Sadly, the Nedbank Golf Challenge has been cancelled for the second year in a row.
For a decade it was my habit to spend six days in December at Sun City reporting on what was then, and for many still is, the Million Dollar. I first travelled to the Pilanesberg in December 1992, a month after arriving in South Africa for the first time.
When I look back in the archives I find that the 1992 tournament was one of the most controversial, with Nick Price and Nick Faldo being disqualified. It was, I recall, due to the recalcitrance of an American rules official by the name of Buddy Young, but time has healed that wound and my memories are all positive.
I remember, for instance, walking on to the 18th fairway on the Wednesday, pro-am day, and thinking it was a very large green, such was the manicure it had been given. I remember watching Bernhard Langer’s fourball lining up their approaches to the final green which, then as now, involved a treacherous carry over a lake. I recall the stoicism on Langer’s face as, one after another, his playing partners found a watery grave. One chap thinned it so badly that his ball skipped half a dozen times, climbed on to dry land and paused, before finally obeying the law of gravity. He even had the gall to bemoan his bad luck!
But for me the Million Dollar was never about the golf. It was always the peripheral stuff, particularly how spectacularly well the press were treated. In 1992 I had just emerged from an English winter. At one soccer match I covered, the media celebrated being given a cup of weak tea in a polystyrene cup. At Sun City I was the baffled recipient of free accommodation, free phones, free food and drink. And a golf shirt. And a cap. And a pass to the beach party at the Valley of Waves.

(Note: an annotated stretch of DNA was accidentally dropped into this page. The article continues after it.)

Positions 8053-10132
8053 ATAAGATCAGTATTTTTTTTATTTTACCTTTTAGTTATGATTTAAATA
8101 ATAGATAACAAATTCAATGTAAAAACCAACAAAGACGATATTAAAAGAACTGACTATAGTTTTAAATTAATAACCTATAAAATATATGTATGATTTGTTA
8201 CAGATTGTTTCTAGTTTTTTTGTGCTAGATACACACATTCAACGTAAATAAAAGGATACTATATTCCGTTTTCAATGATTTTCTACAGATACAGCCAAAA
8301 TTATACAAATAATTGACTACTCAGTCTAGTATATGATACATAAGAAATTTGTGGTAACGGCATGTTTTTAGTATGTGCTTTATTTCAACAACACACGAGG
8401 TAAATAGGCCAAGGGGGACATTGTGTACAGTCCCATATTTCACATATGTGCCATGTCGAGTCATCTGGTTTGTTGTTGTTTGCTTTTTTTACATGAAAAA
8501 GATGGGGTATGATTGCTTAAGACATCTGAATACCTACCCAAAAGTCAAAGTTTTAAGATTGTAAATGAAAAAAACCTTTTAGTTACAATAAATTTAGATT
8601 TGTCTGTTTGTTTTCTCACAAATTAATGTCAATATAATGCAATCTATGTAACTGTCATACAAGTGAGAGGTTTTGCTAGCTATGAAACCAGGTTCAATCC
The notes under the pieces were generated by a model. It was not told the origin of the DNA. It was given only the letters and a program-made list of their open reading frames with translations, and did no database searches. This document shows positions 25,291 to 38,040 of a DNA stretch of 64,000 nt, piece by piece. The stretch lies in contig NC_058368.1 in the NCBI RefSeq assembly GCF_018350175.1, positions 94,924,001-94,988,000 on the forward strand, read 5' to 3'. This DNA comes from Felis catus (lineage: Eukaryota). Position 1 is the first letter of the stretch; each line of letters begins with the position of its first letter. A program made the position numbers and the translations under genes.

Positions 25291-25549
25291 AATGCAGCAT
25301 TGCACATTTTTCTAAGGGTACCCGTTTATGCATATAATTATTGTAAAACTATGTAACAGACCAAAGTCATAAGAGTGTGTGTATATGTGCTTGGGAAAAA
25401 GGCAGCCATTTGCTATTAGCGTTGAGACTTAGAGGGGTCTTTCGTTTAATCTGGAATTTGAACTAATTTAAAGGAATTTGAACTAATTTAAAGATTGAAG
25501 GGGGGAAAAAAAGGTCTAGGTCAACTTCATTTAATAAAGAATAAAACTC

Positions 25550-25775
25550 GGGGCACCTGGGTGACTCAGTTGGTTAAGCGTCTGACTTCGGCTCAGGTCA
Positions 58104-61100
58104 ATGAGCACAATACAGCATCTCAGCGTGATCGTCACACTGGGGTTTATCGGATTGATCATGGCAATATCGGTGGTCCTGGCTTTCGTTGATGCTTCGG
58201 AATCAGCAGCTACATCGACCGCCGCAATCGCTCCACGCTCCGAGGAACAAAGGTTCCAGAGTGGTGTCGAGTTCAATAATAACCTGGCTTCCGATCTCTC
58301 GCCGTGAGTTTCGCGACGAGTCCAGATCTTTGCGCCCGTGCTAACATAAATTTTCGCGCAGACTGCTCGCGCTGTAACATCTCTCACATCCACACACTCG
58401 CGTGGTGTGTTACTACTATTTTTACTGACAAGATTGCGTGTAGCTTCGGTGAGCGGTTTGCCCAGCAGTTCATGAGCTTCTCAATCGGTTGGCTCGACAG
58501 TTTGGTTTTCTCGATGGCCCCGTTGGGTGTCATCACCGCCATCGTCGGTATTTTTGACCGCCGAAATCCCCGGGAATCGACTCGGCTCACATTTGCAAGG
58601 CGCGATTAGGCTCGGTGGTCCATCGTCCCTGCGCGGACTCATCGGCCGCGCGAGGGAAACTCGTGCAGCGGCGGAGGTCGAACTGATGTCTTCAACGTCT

I had never been to a casino before Sun City. I stumbled down the stairs into Raffles and entered a new world.
It would be several years before I plucked up the courage to play blackjack, but you could buy a chip for R2 in those far-off days and that bought you a spin on the roulette wheel.
In the small hours when the pubs had closed you could carry on at Raffles, but if money was tight, and in my circles it was always tight, you could go to the staff village bar, if you knew someone on the inside. I sat on a bar stool, sipping a Spook and Diesel, watching the show girls swim laps to warm down from their stage appearances and wondered whether life could possibly get better.
Time marches on and the staff village is now a timeshare estate and the media are kept rather more at arm’s length, Sol Kerzner is dead and we’ve missed two years in a row due to this damn virus. But if memories are all we’ve got, we’ve got a lot.
– This column first appeared in the September 2021 issue of Compleat Golfer magazine. The October 2021 issue is on sale now.